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December 24, 2001: Alternatives to the expected

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I did have good intentions for the dip we were to bring today. Richard had copied down a recipe from one of the previous Weight Watchers meetings for a very low fat seven-layer dip, and so he found all the ingredients at the grocery store and this morning I pulled down bowls and cutting boards and knives and the blender to put it all together, before we drove down to his parents' house for their whole-family Christmas celebration.

The first step called for mixing a can of pinto beans with a green pepper in the blender. A bit odd, I thought, but shrugged and put both ingredients into the container. The mixture that resulted was a strange brownish green color, with a texture that called to mind too many things best left undiscussed, and a smell that didn't help the imagination one bit.

We poured the concoction hastily down the sink and went to plan B, stirring onion soup mix into the container of sour cream, chopping up a handful of carrots and cucumbers, and settling for that instead. Perhaps not as low fat, but definitely much more edible.

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Every year, Richard's mother makes sugar cookies. And every year, her children (or at least those who are present) are required to decorate them. I have heard tales of these cookies from past years - all of them slightly exaggerated and therefore completely believable (especially if you knew Richard and his younger sister). This year, I got to join in the cookie-painting party.

The teddy bear cookie really did look like a rabbit if you turned it on its head, so I can't be blamed for making the little rabbit in her little blue bikini. However, it was Richard's father's idea to make use of two strategically placed chocolate chips (just a note - icing does not stick well to chocolate chips, no matter how many layers you try to apply), and then once we had the beach blanket bimbo bunny girl, she needed a beach blanket bunny boy, so the speedo-wearing upside-down teddy bear-turned-into-a-rabbit was born. We decided - due to the enhancements on the girl bunny, and the lack of enhancement on the boy - that it was an exceptionally cold day out.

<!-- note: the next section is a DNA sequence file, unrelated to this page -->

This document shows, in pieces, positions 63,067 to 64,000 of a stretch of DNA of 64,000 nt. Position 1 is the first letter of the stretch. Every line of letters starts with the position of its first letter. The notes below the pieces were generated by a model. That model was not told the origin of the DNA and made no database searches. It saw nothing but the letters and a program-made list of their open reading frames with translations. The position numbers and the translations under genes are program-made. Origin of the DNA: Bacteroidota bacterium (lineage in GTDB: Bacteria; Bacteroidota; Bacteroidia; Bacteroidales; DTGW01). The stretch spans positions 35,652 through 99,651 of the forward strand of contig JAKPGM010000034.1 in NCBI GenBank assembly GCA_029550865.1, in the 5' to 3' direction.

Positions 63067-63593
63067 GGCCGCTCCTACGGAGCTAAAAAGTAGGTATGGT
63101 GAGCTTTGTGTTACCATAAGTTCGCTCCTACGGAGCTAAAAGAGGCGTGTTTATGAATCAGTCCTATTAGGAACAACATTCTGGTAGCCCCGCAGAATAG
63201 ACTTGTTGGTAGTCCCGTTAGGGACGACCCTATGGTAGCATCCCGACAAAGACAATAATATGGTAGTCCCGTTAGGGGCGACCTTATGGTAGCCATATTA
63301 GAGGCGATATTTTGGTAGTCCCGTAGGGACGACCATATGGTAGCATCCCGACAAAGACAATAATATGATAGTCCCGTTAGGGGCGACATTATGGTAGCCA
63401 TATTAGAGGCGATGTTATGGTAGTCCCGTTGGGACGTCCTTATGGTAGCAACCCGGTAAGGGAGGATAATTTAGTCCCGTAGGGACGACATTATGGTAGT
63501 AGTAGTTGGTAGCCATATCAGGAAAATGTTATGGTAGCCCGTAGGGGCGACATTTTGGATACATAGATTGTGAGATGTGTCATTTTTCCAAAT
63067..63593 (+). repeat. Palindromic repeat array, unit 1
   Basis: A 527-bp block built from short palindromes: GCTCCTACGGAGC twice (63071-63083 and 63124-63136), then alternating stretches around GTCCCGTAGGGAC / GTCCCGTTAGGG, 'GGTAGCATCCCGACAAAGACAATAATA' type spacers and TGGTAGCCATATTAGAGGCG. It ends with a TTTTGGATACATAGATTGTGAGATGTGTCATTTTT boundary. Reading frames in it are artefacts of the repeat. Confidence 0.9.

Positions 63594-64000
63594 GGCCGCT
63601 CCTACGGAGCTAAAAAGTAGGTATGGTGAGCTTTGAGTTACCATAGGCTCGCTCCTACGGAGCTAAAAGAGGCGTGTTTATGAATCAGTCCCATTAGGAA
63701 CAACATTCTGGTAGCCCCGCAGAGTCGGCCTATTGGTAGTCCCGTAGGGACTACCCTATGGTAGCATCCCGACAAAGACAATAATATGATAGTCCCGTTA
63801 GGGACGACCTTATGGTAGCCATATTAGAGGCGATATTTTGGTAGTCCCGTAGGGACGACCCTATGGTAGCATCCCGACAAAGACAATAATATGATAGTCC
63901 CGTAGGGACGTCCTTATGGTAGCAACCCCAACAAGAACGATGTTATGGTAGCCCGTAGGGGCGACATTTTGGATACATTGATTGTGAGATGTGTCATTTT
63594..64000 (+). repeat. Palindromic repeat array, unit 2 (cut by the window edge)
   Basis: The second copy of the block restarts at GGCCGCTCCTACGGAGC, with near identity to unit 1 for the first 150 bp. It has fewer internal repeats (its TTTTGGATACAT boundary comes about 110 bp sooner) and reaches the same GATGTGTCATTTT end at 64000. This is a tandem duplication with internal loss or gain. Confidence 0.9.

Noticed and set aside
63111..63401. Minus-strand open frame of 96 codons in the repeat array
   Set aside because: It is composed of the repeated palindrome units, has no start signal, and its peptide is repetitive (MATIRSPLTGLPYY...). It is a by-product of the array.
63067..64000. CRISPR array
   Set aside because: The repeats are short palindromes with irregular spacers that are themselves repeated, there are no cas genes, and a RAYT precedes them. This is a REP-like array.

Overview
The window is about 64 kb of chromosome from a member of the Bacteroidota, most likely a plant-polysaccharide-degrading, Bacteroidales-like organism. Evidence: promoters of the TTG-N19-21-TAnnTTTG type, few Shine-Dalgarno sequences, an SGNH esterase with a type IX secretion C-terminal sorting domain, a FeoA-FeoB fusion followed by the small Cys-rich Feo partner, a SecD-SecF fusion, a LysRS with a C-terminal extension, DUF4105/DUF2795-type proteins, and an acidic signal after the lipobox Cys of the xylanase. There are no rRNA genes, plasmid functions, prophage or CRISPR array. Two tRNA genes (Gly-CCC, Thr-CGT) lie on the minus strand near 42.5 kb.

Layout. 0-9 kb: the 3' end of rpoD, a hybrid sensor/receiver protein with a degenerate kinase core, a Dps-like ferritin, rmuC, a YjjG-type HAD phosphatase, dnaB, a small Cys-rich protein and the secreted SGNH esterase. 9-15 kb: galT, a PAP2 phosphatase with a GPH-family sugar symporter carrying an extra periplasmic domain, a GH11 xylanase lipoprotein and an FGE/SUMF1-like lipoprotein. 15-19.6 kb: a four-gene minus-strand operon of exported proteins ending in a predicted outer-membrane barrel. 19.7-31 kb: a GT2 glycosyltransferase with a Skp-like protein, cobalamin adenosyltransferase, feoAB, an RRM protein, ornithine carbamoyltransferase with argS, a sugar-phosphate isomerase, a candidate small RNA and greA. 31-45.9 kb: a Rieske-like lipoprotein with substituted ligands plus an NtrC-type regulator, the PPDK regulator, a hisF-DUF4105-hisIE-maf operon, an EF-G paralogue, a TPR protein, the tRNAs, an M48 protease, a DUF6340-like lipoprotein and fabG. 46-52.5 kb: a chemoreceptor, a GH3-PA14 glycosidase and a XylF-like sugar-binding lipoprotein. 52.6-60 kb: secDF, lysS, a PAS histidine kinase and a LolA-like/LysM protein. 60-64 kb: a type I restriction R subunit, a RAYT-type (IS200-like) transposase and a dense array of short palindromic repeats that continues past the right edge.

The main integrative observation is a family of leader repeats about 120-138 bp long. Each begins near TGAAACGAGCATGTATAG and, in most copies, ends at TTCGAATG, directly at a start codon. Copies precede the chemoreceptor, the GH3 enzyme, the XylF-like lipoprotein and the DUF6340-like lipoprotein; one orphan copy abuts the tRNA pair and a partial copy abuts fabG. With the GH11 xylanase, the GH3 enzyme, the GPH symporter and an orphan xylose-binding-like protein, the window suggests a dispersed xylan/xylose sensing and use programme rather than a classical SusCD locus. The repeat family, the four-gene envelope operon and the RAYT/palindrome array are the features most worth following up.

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Once the whole family had descended on the house, we all ate pizza and cookies and fudge and opened presents. Stockings came first, filled with all sorts of goodies like lottery tickets, Starbucks gift cards, Bendos, and other goofy little items. Presents came next, with all of us crowded into the living room while the gifts were passed out. I got a paper shredder, which was something I've been wanting for a very long time, and Richard got a green man sculpture (something he's been wanting for even longer). Richard's mom, both sisters, his niece, aunt, and I all sat on the floor later to play with the niece's Bop-It Extreme, which managed to completely confuse about half of us who had been 'practicing' on a non-Extreme Bop-It earlier in the day. But we eventually got the hang of it, all of us bouncing along to the electronic music while the rest of the family looked on in tolerant amusement.

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Either it wasn't warm enough in the sanctuary, or Richard's parents' church uses a better grade of candles than I'm used to. This was the first year in I don't know how long that I didn't get to bend the candles during the candlelight Christmas Eve service. As per tradition (well, tradition to my sisters and I) I immediately removed the candle from its protective outer layer as soon as we sat down in the pew and held it tightly in my hands most of the night. Richard and his younger sister eyed me oddly, and I tried to explain via whispers what I was doing. It was a little disappointing to not actually be able to show them, but then perhaps this is just one of those traditions that stays in my immediate family. I'm not sure every church is ready for their parishioners to hand back twisted, coiled candles as they file out of the service into the night.

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